How Do You Craft a Log Cabin?

Find Out at the Frederic Museum

By Dean S. Acheson

FREDERIC – No man was better at crafting a log cabin with an axe than Syver Torkelson, an immigrant from Norway, whose expert craftsmanship is reflected in one of the log cabins that now resides at the Frederic Museum in Polk County.

Torkelson used a hand axe to cut and shape all of the logs for a new cabin for his son Edward. He built it on a farm about one mile north of Cushing. In later years, abandoned and exposed to the punishing elements, the cabin fell into disrepair. To the rescue came George Sornson, a former Cushing resident, who purchased the cabin and relocated it to a site on Wolf Creek.

After spending many weekends over the course of two decades, he restored the cabin to its original condition. He donated the cabin to the Frederic Area Historical Society in2003 so that it would be preserved and enjoyed by future generations of local residentsand visitors. The Society moved the cabin the following year to a site adjacent to the depot/museum and the old library building.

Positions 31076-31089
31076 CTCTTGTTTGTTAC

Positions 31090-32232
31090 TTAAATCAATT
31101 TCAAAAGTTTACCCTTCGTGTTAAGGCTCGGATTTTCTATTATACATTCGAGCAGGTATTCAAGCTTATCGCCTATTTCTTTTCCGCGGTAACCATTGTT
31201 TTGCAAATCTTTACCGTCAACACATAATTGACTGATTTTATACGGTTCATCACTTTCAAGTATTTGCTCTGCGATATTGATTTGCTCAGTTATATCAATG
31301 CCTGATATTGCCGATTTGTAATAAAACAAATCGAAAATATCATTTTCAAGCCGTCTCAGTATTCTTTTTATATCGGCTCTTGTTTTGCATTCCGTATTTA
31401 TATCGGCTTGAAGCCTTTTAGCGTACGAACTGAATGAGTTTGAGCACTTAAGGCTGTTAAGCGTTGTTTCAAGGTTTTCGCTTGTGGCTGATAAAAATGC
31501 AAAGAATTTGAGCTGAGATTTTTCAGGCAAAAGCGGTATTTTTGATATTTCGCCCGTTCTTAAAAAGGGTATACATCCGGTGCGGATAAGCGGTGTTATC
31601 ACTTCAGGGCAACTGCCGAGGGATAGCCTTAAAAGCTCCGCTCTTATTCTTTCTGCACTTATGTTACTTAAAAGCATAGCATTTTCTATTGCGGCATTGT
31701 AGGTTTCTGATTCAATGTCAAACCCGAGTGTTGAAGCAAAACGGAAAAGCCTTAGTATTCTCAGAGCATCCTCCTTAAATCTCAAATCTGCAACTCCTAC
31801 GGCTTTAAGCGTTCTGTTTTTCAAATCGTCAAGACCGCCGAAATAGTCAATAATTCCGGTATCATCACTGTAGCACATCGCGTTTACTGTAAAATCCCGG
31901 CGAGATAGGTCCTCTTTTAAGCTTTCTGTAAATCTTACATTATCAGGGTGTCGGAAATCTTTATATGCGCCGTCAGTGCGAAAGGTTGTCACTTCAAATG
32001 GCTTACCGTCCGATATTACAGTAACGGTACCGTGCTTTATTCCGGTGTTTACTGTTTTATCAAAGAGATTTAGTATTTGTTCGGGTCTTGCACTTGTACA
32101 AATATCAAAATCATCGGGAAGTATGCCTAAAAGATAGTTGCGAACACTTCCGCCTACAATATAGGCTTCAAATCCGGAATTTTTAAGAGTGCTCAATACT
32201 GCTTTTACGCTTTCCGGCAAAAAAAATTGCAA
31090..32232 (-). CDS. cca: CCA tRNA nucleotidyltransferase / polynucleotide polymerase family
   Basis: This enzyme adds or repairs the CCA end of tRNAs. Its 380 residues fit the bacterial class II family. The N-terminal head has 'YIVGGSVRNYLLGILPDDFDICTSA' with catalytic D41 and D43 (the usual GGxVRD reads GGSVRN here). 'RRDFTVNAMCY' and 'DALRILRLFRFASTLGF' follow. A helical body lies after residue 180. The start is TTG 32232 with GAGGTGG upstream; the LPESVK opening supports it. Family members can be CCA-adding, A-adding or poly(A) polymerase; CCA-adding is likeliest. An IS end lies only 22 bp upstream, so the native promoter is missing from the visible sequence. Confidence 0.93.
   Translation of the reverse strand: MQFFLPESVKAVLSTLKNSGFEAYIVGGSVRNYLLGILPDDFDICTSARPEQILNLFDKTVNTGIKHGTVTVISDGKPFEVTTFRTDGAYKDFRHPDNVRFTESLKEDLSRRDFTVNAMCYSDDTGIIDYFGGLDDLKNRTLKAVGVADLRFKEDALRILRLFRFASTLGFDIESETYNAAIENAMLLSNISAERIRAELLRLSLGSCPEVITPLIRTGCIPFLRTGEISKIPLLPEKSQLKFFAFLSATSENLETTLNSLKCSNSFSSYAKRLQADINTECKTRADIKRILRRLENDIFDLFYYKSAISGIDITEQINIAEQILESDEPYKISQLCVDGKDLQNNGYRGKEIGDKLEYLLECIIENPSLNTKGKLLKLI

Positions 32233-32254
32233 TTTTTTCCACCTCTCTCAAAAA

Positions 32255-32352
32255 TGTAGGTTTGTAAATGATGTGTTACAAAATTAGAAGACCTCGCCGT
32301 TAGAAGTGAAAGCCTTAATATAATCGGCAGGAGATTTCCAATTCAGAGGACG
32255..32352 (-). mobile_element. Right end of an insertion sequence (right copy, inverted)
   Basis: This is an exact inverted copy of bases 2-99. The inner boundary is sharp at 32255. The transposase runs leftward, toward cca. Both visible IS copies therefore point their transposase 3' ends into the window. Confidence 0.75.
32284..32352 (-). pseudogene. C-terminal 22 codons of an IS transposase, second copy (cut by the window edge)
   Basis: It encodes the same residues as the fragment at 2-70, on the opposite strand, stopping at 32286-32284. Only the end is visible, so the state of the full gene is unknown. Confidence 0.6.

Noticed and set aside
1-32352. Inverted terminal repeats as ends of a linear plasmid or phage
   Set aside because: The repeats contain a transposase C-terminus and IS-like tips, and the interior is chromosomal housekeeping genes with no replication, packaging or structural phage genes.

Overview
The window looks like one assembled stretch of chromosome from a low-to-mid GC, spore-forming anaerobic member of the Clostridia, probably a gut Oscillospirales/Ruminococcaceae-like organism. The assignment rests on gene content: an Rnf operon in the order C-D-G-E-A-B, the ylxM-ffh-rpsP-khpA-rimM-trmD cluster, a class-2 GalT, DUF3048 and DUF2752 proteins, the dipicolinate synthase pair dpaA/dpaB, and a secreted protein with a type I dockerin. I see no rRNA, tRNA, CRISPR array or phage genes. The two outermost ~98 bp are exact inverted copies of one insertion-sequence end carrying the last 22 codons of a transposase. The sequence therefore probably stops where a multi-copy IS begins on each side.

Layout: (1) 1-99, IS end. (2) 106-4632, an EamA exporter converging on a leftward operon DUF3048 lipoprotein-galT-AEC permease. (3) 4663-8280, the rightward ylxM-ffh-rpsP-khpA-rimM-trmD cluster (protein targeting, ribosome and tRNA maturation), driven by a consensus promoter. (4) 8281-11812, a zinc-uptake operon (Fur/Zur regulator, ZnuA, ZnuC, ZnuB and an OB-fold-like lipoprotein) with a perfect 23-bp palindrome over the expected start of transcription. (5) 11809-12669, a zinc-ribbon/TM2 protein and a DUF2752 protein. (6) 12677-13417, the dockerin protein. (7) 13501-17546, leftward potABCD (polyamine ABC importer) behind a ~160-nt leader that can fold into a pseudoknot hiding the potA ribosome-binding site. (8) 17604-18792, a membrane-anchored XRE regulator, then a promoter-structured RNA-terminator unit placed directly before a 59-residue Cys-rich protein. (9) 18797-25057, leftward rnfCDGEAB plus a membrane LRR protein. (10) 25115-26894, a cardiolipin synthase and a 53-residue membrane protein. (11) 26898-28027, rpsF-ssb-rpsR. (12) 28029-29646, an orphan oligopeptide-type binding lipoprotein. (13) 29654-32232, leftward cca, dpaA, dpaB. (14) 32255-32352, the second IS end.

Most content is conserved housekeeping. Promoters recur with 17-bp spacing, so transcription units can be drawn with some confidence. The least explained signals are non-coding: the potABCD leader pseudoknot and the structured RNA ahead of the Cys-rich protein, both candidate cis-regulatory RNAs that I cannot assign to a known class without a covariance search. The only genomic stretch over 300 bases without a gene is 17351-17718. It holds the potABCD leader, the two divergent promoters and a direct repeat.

That’s where you can find it today, along with a number of other interesting and fascinating displays, including a Soo Line caboose, decked out in bright red and white colors. There’s a display of cooper tools inside the depot/museum. Such tools were used by tradesmen called “coopers”, who created the ends (headers) of casks and barrels, which then were shipped by train to barrel manufacturers.

The original Frederic Depot was built in 1901. Passenger service through Frederic endedon June 25, 1961, and scheduled freight service ended in 1980. Since the museum opened in 1997, several additions to the depot have been made.

The museum is open on weekends from Memorial Weekend to late September of each year. Hours are 11 a.m. to 4 p.m. and other times by appointment for groups. Appointments can be made by 715-327-4158

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